Home Business Go Steady on Bank Privatisation, Says RBI as Former Niti Aayog Chief Panagariya Reignites Debate

Go Steady on Bank Privatisation, Says RBI as Former Niti Aayog Chief Panagariya Reignites Debate

Go Steady on Bank Privatisation, Says RBI as Former Niti Aayog Chief Panagariya Reignites Debate


India’s apex bank, the RBI, wants to decelerate the pace of privatisation of public sector banks. Its paper, titled Privatisation of Public Sector Banks: An Alternate Perspective, details how public sector banks (PSB) fare significantly better when it comes to enhancing national financial inclusion. While the latest Union Budget had aired plans to privatise two PSBs, there has been no tangible progress so far.

This debate was recently refuelled by the suggestions of former NITI Aayog chairman Arvind Panagariya. The economist had proposed privatising all public sector banks except for the State Bank of India (SBI).

Undoubtedly, private banks take a serious lead when it comes to maximising investor profit and returns. Consider this. As of August 2022, public banking behemoth SBI had a market capitalisation worth Rs 4,75,101 crore. HDFC, its younger and private counterpart, commands a much higher market cap at Rs 8,40,185 crore.

Why Does Privatisation Sound Appealing?

The last decade has been a sobering one for public sector banks, which were hit hard by NPAs and frauds. In 2019, PSBs accounted for 85% of accounted bank frauds. Add to that how PSBs were profusely bleeding taxpayer money, and privatising these banks suddenly became a solid idea.

As per the 2019 Economic Survey, more than Rs 4,30,000 crore of public money had been invested in PSBs. For every Re 1 of taxpayer money that went here, there was a 23 paise loss incurred. But for the same amount invested in private banks, there was a 9.6 paise gain.

Even credit growth figures among PSBs in the last decade were laggard. In 2019, it stood at a mere 4.03%. In contrast, the same parameter in private banks jumped by more than 20% between 2010-2019. Clearly, PSBs seemed to be on the losing end.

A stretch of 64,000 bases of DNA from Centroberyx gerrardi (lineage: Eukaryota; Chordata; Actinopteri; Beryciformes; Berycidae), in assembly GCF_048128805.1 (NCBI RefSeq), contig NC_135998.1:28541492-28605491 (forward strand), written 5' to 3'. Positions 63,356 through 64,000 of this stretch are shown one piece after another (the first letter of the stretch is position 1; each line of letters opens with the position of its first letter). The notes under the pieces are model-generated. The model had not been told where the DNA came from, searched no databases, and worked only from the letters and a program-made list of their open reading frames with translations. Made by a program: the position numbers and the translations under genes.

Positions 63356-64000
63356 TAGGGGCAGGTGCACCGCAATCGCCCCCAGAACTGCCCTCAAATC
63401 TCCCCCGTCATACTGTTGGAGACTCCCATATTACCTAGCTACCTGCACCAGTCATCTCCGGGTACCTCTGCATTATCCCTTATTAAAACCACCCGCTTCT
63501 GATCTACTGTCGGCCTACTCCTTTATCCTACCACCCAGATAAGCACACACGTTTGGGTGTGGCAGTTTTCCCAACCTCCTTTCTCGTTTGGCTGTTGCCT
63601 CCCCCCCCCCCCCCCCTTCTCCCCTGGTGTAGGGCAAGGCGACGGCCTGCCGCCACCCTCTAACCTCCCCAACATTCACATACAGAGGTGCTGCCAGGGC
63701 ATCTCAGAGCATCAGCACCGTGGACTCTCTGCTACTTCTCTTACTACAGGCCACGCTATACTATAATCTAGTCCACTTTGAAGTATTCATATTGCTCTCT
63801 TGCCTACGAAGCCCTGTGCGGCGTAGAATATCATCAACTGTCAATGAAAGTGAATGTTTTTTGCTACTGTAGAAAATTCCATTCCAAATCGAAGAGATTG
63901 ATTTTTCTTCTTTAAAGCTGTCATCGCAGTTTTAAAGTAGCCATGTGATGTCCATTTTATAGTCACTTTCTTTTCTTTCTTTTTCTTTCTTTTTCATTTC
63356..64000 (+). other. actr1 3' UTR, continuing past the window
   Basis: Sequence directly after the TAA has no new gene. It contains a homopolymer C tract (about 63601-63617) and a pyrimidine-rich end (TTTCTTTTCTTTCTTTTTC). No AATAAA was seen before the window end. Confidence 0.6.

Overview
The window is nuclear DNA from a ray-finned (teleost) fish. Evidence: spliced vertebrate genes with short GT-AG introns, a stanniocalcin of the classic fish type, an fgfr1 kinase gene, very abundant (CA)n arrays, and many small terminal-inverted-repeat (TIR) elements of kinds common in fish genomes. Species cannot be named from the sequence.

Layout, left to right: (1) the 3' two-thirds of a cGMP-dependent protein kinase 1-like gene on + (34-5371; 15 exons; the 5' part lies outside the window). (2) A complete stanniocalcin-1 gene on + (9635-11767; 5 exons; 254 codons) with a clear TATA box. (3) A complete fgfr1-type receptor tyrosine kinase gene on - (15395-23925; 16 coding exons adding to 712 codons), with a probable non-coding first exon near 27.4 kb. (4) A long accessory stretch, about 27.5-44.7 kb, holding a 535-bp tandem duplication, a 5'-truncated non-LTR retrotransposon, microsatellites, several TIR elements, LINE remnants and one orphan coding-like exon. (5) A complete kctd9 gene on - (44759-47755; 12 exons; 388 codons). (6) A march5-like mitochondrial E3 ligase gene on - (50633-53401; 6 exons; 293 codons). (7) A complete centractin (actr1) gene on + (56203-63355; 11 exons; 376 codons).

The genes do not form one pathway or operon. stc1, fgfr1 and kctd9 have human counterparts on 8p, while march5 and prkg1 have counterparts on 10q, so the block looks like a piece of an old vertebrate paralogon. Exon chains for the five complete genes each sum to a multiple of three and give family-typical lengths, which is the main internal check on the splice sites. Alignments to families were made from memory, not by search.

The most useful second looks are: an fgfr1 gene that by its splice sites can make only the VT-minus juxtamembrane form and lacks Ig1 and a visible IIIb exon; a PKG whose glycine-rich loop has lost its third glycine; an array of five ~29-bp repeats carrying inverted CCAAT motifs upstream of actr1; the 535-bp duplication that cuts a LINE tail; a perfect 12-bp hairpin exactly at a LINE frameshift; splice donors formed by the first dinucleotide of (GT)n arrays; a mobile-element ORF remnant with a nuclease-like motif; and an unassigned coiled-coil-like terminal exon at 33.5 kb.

Public Banks: Cogs of Financial Inclusion

However, the recent paper alluded this to the bigger social objective that PSBs were catering to. For instance, at 20.6%, the share of PSB ATMs in rural India is 2x compared to their private equivalents, who stood at 8.5%.

Public banks were also way ahead of private ones in terms of lending in rural India, particularly to the agricultural sector. As of March 2020, PSBs had a 65% share in the rural lending space, whilst private banks had a meagre 16%.

During periods of crisis, like the Covid-19 pandemic or other geo-political risks that threaten global financial stability, people supposedly gravitate towards public banks than private ones. For example, in 2021-22, PSBs managed to raise Rs 50,719 crore via 29 issues. During 2020-21, when the pandemic was at its worst in India, PSBs saw an influx worth Rs 58,697 crore. During the same period, private banks saw inflows worth Rs 33,878 crore. Naturally, the RBI does not want to go all big bang and guns blazing on privatising these important financial placeholders of progress.

Also, unlike claims of employee inefficiency in PSBs made by Panagariya in one of his papers, the paper noted that for the most part, the labour cost efficiency of these banks has consistently remained higher than private ones.

A former trade union leader of the banking industry, preferring anonymity, noted: “The government should listen to RBI advice carefully. We must understand that still, a big section of our society is not comfortable using online banking. For this section, public sector banks play an important role. Private sector banks do class banking while mass banking is still left to public sector banks. So slower the privatisation of these banks, the better.”

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